7. Geof G. says:

    It’s all about the culture you create. Nice facilities do attract casual players, crummy facilities dont.
    Personally, I still train outdoors a lot on purpose, for both skills and SAQ, it filters the really serious ones and they love it. People who want to excel adapt well, casual players don’t. IMO.

  8. gpo613 says:

    My daughter is part of a huge swim team. They practice at 5 pools now. We are the smallest group and only get 5 of the 8 lanes of the local college’s pool. The younger kids get to see the older kids practice even if it is just for 15-30 mins. But they also get to know the older kids some. The other pools are much more segregated. Older kids at one pool and younger kids at another pool. Also the pool is not real spacious. There is not a ton of room on the pool deck. There is no viewing area and the parents who stay for practice have to sit on deck. I would describe it as cosy. The kids like it and it seems to work. I would hate nice facilities for anything especially high school.

  9. Ángel Sanz says:

    I have been working with elite talented athletes for the last 6 years to take the, to their highest and it is working quite well (16 years old girl just became Masters Champion n Tennis. 19 years old boy made it to the Paralimpics in London 2012, 22 years old driver is in Mclaren High Performance Program or 25 year old man won the Golf Spain PGA Championship and now playing Asian Tour).

    Regarding the issue, what I have learned is that it really makes the difference when they(athletes) are hungry enough. If they are hungry, they improve, they work everyday and stay motivated because they understand that is what it takes. Having the best facilities might give them the false sense of achievement. In addition, they need to stay hungry because they are going to compete against other athletes who are really hungry and sometimes, winning is about who wants it more (who is the hungriest!!!). And that is easier to train in “not so fancy” facilities where the environment helps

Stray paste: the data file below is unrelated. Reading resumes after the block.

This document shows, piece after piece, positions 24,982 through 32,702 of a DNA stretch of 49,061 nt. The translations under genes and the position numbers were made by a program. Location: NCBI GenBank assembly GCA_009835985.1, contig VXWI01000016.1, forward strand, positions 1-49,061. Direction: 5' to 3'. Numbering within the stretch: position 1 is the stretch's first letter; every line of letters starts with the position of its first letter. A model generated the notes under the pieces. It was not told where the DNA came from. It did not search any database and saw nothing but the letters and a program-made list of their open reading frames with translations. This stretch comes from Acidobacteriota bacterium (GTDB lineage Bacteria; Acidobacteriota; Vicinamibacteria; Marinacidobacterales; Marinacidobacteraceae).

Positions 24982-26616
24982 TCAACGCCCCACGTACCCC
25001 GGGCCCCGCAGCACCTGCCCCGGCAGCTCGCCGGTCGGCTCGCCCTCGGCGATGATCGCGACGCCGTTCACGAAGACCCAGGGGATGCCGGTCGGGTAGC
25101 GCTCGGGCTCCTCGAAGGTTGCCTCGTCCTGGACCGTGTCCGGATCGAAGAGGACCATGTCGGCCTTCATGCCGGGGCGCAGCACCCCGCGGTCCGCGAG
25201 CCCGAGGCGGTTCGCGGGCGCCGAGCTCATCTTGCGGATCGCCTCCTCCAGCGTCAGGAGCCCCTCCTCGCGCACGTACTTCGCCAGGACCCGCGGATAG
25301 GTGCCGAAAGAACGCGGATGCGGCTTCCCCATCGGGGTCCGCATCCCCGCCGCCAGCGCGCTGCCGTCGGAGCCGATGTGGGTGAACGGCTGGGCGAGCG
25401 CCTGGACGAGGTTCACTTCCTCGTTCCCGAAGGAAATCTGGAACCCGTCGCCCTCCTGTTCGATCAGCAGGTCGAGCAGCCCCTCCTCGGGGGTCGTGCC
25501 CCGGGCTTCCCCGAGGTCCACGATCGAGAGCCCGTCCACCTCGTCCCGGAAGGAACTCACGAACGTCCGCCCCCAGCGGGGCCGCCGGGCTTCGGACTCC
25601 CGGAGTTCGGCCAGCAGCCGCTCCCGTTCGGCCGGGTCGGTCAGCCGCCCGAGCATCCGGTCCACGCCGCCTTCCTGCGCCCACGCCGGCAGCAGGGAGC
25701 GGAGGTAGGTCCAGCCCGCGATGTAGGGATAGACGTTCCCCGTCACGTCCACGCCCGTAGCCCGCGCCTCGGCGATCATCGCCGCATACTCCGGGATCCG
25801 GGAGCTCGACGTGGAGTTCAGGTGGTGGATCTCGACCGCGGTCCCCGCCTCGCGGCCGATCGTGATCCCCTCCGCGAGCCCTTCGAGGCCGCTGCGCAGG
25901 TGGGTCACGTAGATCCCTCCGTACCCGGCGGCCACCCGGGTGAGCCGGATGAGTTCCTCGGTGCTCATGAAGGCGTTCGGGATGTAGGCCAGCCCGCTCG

Top facilities make more difficult to work on the hungerness and it is a draw back for talent development that has to be managed.

  10. Doc says:

    I would like to link this to one of Seth Godins ideas in his Education Manifesto. He believes that schools were created to prepare students to become complient workers in the idustrial system and since we were producing productive, complient workers we needed complient consumers. If we give students all the best facilities then they will probably never go back. If they have had great high school facilities and then even greater college facilities they will probably want the same or higher level of comfort in their personal lives which means buying and owning more stuff. I believe the coach has to be a great salesman/saleswoman to sell the simplicity idea to both players and parents. And, of course the coach has to believe this as well. However there are great players and individuals being turned out by both philosophies so maybe the idea of “What works best, works best” is best.